Sunday, March 13, 2016

Who put the "arch" in Architecture?

I think it had to be the Moors. Sometime after 711A.D, the Moors crossed the Straits of Gibraltar from North Africa and conquered Andalusia (southern Spain). Once firmly entrenched, they built their monuments - mosques, palaces, battlements, etc. all supported by graceful arches. Every place we visited - Seville, where we were staying, Cordoba, Granada, Cadiz, Jerez etc. was filled with arched passageways, arched streetscapes, and of course the many arched alcazars.

Given the penetration of the Moors in Spain, I am amazed the crusades were able to make the headway they did, over the centuries, eventually driving the saracens back to North Africa by 1492. Today, Christianity is firmly entrenched in Andalusia and all that remains of the ancient Moors is their stunning architecture, their gorgeous orange trees and a certain look in the features of their descendants.

As with many conquerors, the re-established Christians made their mark in Andalusia. They converted the mosques to cathedrals, took over the palaces and generally purged, what they could, of moorish life.  The inherent beauty of the original buildings, however, cast their spell and although most of the mosques were destroyed, their minarets were spared. These ornate structures were converted to bell towers - their use, calling people to prayer, unchanged.

Fortunately, the crusaders kept many of the moorish palaces or alcazars, adapting them for their own use, into castles and fortifications. Although the structures themselves are stunning, their gardens are beyond belief. I was amazed that such an arid climate could support such lush vegetation. Everywhere, there were orange trees, rose gardens, espaliered fruit trees and flowers of every colour, shape and size. Effusive fountains decorated the courtyards and delicate pools of water shimmered in the sun.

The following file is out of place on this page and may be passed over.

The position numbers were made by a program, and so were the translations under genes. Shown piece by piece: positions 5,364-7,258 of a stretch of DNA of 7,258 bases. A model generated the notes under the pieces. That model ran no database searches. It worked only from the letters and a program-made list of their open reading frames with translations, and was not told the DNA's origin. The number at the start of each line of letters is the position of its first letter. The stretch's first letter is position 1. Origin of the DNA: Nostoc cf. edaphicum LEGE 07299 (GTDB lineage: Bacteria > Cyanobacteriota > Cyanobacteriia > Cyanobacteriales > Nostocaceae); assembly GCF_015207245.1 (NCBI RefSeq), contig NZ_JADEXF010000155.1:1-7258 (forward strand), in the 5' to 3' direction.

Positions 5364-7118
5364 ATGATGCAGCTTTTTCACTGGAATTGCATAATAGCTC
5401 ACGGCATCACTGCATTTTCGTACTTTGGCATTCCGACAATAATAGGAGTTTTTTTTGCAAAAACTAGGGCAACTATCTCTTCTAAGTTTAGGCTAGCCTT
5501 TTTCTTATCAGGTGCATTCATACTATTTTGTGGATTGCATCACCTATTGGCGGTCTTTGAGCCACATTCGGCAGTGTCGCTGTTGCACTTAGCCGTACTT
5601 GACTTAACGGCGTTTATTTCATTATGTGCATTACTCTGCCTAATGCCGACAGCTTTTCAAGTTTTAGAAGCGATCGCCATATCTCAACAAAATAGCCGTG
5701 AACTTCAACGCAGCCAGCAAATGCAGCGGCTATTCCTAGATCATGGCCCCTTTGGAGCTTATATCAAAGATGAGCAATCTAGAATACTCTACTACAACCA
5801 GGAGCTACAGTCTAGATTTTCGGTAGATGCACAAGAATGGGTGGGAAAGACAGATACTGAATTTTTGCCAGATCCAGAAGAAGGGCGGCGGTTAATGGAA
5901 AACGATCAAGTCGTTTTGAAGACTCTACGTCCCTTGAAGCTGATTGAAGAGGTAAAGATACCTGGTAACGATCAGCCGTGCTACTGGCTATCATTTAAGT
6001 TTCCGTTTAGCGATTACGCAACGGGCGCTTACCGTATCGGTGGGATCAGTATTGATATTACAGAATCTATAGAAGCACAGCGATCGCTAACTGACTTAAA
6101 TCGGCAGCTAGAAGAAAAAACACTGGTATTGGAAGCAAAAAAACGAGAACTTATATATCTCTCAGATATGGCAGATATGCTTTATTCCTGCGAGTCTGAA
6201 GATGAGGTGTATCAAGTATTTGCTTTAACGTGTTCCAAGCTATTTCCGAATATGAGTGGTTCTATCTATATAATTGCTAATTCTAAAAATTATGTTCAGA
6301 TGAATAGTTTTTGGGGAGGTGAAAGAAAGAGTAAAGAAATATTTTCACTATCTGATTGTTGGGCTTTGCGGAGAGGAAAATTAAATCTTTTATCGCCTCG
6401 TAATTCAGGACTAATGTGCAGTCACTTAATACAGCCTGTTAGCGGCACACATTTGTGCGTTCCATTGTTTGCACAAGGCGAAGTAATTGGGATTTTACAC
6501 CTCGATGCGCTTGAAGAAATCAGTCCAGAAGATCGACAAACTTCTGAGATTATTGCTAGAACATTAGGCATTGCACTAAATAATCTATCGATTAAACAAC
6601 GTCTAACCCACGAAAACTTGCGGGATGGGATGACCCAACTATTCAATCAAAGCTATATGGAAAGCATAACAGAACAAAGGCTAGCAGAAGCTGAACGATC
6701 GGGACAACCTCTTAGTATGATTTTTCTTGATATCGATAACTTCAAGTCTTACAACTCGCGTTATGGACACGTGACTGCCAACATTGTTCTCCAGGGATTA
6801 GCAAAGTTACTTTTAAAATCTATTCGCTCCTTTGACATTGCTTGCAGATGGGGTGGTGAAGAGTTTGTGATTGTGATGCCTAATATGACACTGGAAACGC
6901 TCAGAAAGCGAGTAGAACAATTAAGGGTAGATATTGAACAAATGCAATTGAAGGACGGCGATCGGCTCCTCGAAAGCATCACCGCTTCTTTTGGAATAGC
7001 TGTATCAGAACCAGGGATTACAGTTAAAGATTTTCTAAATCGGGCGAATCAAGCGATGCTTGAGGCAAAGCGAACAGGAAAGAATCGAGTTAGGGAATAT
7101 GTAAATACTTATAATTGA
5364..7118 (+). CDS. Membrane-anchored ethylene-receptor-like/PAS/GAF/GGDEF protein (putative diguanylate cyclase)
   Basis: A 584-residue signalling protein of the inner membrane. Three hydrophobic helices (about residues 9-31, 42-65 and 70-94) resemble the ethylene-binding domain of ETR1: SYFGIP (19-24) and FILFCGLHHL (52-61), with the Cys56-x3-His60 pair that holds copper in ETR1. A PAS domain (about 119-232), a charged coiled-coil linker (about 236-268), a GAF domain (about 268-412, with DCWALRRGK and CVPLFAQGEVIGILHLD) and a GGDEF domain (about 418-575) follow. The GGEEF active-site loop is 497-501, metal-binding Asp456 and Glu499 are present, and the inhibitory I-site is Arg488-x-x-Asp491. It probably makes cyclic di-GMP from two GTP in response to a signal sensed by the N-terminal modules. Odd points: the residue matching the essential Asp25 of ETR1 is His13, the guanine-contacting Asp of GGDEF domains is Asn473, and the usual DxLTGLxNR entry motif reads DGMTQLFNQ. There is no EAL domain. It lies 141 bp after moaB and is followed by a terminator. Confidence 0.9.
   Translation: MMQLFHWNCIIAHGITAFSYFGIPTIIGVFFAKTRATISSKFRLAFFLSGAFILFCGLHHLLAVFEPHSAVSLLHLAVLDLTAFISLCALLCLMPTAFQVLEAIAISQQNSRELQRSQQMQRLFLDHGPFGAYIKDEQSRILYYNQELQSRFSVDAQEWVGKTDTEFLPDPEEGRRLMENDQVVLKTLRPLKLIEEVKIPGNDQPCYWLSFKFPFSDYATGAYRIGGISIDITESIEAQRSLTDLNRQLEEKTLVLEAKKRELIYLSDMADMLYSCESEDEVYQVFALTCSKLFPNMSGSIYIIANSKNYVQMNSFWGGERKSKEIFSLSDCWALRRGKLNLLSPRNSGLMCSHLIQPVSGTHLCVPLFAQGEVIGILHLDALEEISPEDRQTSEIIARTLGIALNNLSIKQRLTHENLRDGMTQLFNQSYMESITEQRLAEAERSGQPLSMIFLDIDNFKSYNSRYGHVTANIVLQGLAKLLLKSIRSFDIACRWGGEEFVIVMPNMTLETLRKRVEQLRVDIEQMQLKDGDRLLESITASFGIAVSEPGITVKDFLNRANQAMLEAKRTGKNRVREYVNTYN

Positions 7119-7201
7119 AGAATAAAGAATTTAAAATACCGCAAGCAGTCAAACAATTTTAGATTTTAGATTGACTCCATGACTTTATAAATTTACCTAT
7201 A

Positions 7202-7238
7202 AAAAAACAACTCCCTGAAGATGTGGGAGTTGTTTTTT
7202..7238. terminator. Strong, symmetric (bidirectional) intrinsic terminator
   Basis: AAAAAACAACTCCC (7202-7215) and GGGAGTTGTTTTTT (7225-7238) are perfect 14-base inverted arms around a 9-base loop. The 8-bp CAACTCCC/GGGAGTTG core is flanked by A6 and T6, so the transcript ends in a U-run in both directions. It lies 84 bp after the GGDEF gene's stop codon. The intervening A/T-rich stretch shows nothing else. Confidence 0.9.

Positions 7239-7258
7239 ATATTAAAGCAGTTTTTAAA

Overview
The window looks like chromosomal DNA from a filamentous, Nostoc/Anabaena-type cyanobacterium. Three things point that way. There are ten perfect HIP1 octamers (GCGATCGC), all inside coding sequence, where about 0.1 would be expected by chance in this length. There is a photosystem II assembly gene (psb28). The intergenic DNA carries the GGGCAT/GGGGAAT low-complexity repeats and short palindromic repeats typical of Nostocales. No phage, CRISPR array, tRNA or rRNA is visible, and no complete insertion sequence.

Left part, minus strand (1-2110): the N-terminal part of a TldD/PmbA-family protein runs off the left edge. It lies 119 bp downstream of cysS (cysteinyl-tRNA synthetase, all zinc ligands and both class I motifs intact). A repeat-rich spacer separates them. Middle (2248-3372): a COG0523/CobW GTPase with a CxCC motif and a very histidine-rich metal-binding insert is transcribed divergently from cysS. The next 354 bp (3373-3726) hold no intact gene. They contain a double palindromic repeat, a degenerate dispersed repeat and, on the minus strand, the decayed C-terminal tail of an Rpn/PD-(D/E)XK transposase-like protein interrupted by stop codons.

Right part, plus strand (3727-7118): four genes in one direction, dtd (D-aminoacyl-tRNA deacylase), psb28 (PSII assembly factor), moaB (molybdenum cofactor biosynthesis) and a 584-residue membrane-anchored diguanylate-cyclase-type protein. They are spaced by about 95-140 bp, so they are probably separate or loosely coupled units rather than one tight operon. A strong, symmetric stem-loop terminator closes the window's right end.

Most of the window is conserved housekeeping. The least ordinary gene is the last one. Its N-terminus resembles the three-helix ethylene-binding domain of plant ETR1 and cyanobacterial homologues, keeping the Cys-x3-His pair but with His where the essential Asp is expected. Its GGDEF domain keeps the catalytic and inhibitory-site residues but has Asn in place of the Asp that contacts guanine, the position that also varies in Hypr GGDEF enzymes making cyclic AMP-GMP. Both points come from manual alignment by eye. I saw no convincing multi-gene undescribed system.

Though the "arch" seems to define the buildings of southern Spain, there are other elements that make the architecture so charming. Earthy pigments of terra cotta and ochre tint the stucco applied to many of the structures, giving them a warm and inviting look. Artistic tile work adds variety to these facades, as well as creating interest in pavements, patios, fountains and even park benches. Plazas are fringed with exotic palms, where colourful flowers bloom, even in winter. Outdoor cafes, street entertainers, horse-drawn carriages and busy markets complete the festive air.

Seville and the other cities of Andalusia are places from another era.  There is an old world grandness about them that comes only with the passage of time and maybe the passage of a conqueror or two.

Have a great day!

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